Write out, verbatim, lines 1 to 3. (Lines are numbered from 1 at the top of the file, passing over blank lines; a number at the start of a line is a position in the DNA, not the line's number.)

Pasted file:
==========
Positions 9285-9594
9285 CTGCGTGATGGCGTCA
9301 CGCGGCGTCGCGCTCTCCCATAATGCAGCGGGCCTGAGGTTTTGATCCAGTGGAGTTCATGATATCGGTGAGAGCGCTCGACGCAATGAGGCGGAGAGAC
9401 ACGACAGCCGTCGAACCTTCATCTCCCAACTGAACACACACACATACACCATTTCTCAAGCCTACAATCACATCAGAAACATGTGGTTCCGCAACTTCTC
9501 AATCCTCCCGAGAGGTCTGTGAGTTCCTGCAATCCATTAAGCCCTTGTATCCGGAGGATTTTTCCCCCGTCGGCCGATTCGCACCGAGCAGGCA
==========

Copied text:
Positions 9285-9594
9285 CTGCGTGATGGCGTCA
9301 CGCGGCGTCGCGCTCTCCCATAATGCAGCGGGCCTGAGGTTTTGATCCAGTGGAGTTCATGATATCGGTGAGAGCGCTCGACGCAATGAGGCGGAGAGAC